It shows us His exalted status and the authority of His person as the result of His death. In other places in Scripture we are told that Jesus received certain rights and privileges on the basis of His death. For example, Philippians 2:8–11 says,

"And being found in appearance as a man,
he humbled himself and
became obedient to death—
even death on a cross!
Therefore God exalted him
to the highest place and gave him
the name that is above every name,
that at the name of Jesus
every knee should bow, in heaven
and on earth and under the earth,
and every tongue confess
that Jesus Christ is Lord,
to the glory of God the Father."

Here in our text, we are told about a different result. Because of His work, because He shed His blood, He was able to enter into the heavenly sanctuary. What we see from our text is the absolute worthiness of Jesus to enter heaven. We see that He was preeminently qualified and had a right to enter the heavenly tabernacle as no one else had ever done.

Consider the Old Testament tabernacle. According to the Bible there were two courts. The Outer Court surrounded the whole temple. It was there that the people gathered to worship God. The Inner Court, or the Court of the Priests, was only for the priests. The Inner Court was still outside the temple building. As you faced the entrance to the temple building, on the left was the "Sea" – a metal basin 7 and a half feet high and 15 feet in diameter. It held 12,000 gallons of water for priests to wash in. It was supported by 12 bronze oxen in sets of 3, facing in each direction. On the right was the bronze altar for burnt offerings. It was 15 feet high and 30 feet long and wide.

The entrance to the Temple was on the east side. The first room in the Temple was the Holy Place. It contained the golden altar of incense, the golden table for the bread of the Presence, and 10 golden lampstands, five on the north and five on the south.

A giant curtain separated the Holy Place from the Most Holy Place. Inside the Most Holy Place was the ark of the covenant, which contained the two tablets of the Law, some manna, and Aaron's rod that budded. Two massive cherubim stood on either side of the ark, each 15 feet talk and with 15 foot wingspans, with their wings touching each other on one side, covering the ark, and on the other touching the walls.

For our purposes, what's important to note is that these courts and the temple were guarded. In Numbers 18:4–7 we read that God said to Aaron, about some of his relatives from the tribe of Levi, (CSB)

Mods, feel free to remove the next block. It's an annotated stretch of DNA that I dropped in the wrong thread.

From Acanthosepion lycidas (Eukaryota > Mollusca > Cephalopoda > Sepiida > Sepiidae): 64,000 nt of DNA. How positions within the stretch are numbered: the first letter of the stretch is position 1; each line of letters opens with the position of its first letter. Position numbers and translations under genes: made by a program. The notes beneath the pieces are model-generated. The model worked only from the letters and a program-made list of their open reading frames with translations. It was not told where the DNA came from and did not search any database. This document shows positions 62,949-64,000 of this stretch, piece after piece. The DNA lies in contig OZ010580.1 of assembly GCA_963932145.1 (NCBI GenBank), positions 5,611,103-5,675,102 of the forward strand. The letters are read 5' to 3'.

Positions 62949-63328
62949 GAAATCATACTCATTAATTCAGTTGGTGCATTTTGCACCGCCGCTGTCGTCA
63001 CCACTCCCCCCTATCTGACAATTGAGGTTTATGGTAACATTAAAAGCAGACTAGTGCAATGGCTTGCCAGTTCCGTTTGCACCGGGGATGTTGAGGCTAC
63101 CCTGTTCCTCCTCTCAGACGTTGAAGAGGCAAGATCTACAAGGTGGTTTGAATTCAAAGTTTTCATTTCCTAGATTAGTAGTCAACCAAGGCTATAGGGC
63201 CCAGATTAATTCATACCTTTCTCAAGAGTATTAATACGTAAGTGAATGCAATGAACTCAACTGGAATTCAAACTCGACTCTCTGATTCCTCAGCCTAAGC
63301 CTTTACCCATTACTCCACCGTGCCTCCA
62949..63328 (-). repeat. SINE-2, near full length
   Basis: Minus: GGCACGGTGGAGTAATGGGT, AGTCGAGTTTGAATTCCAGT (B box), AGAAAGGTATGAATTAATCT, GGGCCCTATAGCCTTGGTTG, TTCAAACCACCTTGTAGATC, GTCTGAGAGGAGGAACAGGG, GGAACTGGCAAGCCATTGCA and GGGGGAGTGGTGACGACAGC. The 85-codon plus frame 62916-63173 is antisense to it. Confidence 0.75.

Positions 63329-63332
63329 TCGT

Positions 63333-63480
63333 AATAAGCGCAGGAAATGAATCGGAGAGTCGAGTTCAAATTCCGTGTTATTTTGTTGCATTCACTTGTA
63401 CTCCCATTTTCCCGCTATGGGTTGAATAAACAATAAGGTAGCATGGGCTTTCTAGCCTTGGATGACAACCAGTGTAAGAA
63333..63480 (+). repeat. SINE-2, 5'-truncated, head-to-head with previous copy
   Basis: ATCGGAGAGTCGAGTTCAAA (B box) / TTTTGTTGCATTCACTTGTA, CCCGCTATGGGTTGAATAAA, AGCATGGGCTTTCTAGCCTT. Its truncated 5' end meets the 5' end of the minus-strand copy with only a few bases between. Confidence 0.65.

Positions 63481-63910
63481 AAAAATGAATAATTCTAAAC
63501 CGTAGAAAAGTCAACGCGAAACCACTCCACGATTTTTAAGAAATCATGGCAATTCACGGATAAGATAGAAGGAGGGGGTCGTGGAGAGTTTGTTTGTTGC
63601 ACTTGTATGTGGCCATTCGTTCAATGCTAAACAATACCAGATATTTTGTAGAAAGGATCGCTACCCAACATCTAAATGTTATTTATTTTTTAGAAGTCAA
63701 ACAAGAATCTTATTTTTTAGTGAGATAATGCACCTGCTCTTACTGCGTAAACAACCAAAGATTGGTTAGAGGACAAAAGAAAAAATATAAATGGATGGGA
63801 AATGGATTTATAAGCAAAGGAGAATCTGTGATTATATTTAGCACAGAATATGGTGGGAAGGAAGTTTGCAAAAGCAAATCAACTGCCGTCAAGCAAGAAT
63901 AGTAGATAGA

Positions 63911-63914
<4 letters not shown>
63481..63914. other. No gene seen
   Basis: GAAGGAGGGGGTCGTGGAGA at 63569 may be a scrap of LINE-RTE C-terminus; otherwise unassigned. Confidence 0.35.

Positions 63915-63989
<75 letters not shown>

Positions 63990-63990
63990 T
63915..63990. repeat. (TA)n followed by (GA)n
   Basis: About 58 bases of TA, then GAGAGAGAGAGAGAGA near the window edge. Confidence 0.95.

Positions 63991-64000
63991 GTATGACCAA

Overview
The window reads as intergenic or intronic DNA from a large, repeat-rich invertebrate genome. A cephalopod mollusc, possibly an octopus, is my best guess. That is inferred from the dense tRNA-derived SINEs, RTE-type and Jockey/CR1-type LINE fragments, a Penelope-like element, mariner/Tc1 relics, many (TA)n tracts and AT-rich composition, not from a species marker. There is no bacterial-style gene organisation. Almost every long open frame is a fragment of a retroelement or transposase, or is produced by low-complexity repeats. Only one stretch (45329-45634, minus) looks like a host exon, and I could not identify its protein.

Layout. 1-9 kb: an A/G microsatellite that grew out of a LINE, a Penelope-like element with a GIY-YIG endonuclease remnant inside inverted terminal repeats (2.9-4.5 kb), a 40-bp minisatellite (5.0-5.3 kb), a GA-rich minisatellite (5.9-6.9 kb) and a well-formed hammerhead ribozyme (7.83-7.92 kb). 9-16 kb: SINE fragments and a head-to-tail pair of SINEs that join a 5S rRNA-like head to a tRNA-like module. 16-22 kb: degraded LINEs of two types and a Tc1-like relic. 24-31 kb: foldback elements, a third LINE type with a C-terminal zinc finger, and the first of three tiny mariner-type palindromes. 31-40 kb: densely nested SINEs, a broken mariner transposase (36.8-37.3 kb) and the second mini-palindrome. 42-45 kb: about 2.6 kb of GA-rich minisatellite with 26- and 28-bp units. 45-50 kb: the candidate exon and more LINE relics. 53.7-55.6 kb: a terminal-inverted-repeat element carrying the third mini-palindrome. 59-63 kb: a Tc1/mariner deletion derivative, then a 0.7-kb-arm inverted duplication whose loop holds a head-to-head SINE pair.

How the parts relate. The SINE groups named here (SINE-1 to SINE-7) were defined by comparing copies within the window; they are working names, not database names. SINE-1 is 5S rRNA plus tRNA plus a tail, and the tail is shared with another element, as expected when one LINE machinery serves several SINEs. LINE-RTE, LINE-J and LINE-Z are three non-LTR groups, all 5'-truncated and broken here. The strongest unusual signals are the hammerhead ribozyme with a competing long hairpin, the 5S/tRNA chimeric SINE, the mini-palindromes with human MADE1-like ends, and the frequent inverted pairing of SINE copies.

"They are to join you
and guard the tent of meeting,
doing all the work at the tent,
but no unauthorized person
may come near you.'
You are to guard the sanctuary
and the altar so that wrath
may not fall on the Israelites again.
Look, I have selected your fellow Levites
from the Israelites as a gift for you,
assigned by the LORD
to work at the tent of meeting.
But you and your sons
will carry out your priestly responsibilities
for everything concerning the altar
and for what is inside the curtain,
and you will do that work.
I am giving you the work
of the priesthood as a gift,
but an unauthorized person
who comes near the sanctuary
will be put to death."

This was a matter of life and death. The guards had to put to death anyone who came near. If the Levites didn't guard the temple, and restrict access to it, God's wrath would fall on the Israelites.

The Jews took this very seriously. Later, when Herod build the temple, two other courts were added. Outside the outer court was added the Court of Women. Outside of that was the Court of the Gentiles. You'll recall that in Acts 21 there was a great uproar at the temple. Some Jews from Asia saw the apostle Paul there. They seized him. After they seized him they shouted, (Acts 21:28–29)

" 'Men of Israel, help us!
This is the man who teaches all men
everywhere against our people
and our law and this place.
And besides, he has brought Greeks
into the temple area
and defiled this holy place.'
(They had previously seen
Trophimus the Ephesian in the city
with Paul and assumed that Paul
had brought him into the temple area.)"

What happened next shows how zealous they guarded the temple area. (Acts 21:30–31)

"The whole city was aroused,
and the people came running
from all directions.
Seizing Paul, they dragged him
from the temple,
and immediately the gates were shut.
While they were trying to kill him,
news reached the commander
of the Roman troops that
the whole city of Jerusalem
was in an uproar."

They took that responsibility seriously.

But getting back to the Old Testament. We saw from Numbers 14:5 that God Himself guarded His temple. If the Levites failed to guard the temple God told them that His wrath would fall on the nation.

Leviticus 16:2 tells us further that God guarded the temple from Aaron and the other Levites. We read,

"The LORD said to Moses:
'Tell your brother Aaron
not to come whenever he chooses
into the Most Holy Place behind the curtain